This list is lacking a good introductory calculus text, but I actually don't know of any, so perhaps I'll leave that as a blank for other posters speak more on. Personally, I learned basic calculus from a private tutor, and then jumped directly into more advanced texts like Spivak. However, I've seen colleges use texts like:

(5) "Calculus of a Single Variable, 9th edition" by Larson & Edwards

(6) "Calculus, 7th edition" by Stewart

(7) "Calculus: Early Transcendentals, 7th edition" by Stewart

I know that the introductory calculus course at Columbia University in New York uses one of the books by Stewart, and a university which I attended briefly used Larson & Edwards (though I wasn't actually in the course). So, note that I can't speak on whether or not texts 5, 6, and 7 are actually any good, since I've never had the chance to look at any of them; I just know that they're out there.

Lastly, teaching is somewhat of an interest of mine. If you would be up for some lessons over instant messenger, then I could possibly help get you started with calculus and some a bit of calculus-based physics. If you're good with algebra and you understand the concept of a ratio then I could show you around some basic derivative calculus. If derivatives go well then integral calculus and calculus-based physics could be potential subjects as well.

I sent you a private message here on the forums with my contact info, if you choose to take me up on that offer that's how you can get in touch.

P.S.

I disagree with Genecks and ajb. I would put it out there that it's definitely an option to do the opposite of what they advise, namely to ignore your schoolwork and focus instead on your self-motivated interests. I actually dropped out of school at exactly your age; though for me it was to pursue software engineering, which ended up working out great.

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<SNIP>

This is the kind of response I was looking for. I will look into these books and I'll drop you an email when I look into these books etc.

As for the other responses, I appreciate your opinions as well, I will keep what you've said in mind, however, I like to learn things on my own as well as at school.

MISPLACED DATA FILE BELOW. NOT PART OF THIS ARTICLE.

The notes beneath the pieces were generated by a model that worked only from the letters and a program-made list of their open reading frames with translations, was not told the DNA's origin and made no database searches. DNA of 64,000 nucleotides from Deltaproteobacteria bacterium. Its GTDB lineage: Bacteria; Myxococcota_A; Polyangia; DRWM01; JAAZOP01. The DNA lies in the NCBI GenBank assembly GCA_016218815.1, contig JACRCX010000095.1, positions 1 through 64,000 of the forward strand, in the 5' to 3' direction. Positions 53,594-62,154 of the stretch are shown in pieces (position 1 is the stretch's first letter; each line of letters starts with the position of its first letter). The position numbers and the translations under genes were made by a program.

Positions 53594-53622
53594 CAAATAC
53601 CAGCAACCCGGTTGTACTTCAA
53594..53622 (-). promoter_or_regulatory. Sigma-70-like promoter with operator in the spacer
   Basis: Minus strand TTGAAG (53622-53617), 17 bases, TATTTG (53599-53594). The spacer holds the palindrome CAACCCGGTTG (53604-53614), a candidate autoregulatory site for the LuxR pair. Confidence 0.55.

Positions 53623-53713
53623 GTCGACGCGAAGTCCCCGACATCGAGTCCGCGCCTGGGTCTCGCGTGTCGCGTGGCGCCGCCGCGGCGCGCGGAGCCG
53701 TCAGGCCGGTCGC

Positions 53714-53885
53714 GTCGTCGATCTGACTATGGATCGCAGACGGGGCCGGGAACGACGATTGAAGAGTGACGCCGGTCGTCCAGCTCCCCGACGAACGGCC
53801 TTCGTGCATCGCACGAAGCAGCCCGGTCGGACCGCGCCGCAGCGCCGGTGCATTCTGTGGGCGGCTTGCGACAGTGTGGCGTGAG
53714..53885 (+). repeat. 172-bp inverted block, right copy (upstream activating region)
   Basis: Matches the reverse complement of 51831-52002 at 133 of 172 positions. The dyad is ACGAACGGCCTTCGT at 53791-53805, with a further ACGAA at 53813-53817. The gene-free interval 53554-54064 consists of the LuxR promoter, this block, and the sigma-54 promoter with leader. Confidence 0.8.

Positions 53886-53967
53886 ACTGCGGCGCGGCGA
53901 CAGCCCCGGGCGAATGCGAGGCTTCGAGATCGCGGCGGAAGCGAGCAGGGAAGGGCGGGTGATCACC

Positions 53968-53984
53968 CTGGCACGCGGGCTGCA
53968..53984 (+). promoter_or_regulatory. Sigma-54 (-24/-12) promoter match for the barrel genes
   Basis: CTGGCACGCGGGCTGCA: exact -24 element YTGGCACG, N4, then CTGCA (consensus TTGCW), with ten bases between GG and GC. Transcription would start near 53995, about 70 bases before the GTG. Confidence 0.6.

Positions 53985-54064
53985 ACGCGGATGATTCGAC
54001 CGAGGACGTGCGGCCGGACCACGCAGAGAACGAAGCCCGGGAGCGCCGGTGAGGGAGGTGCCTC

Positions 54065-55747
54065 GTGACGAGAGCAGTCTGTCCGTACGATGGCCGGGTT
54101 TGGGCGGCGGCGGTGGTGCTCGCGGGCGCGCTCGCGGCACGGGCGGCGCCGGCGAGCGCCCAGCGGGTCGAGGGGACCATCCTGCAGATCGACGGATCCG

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Ottahhh - I encourage caution using personal email with a member who has only one post at this site. It's possible their recommendations are good, but they joined only to get you to email them. That should inspire some reluctance to share personal details.

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Ottahhh - I encourage caution using personal email with a member who has only one post at this site. It's possible their recommendations are good, but they joined only to get you to email them. That should inspire some reluctance to share personal details.

Now that I think about it, I'm not at all surprised that a fresh account popping up and immediately offering to swap contact information raises suspicion. I suppose I can't say much to really defend myself, but I'll try anyway

I'm a reject from physicsforums.com looking for a new science forum to call home. They grew to dislike me there on PF as a result of my being on the wrong side of a certain... umm... "heated debate" about education; and due to a few other things as well. I've been lurking here on scienceforums.net for about a week now, and Ottahhh's post was just the first one that I felt I could productively respond to.

I really do enjoy tutoring friends and acquaintances when I can, free of charge. Besides being fun, it's personally useful in that teaching helps me to better develop my own understanding of a subject.

So, yeah, I throw myself out there whenever I see someone who I think might take well to an offer of a few free math or physics lessons. It seems appropriate when a poster doesn't yet have access to the classes they would want, but is nonetheless motivated and desperately curious to dive into things; that seems to be Ottahhh's case.

I did this sort of thing a few times on physicsforums.com, and on two of the four instances it turned out being extremely productive for both me and the student. Though I will admit that it definitely does raise suspicion when it comes from a completely fresh account. Take it as you will, I suppose.

He doesn't have to email me. Or he can email me from a fake address. It's all good with me.

Edited by rutski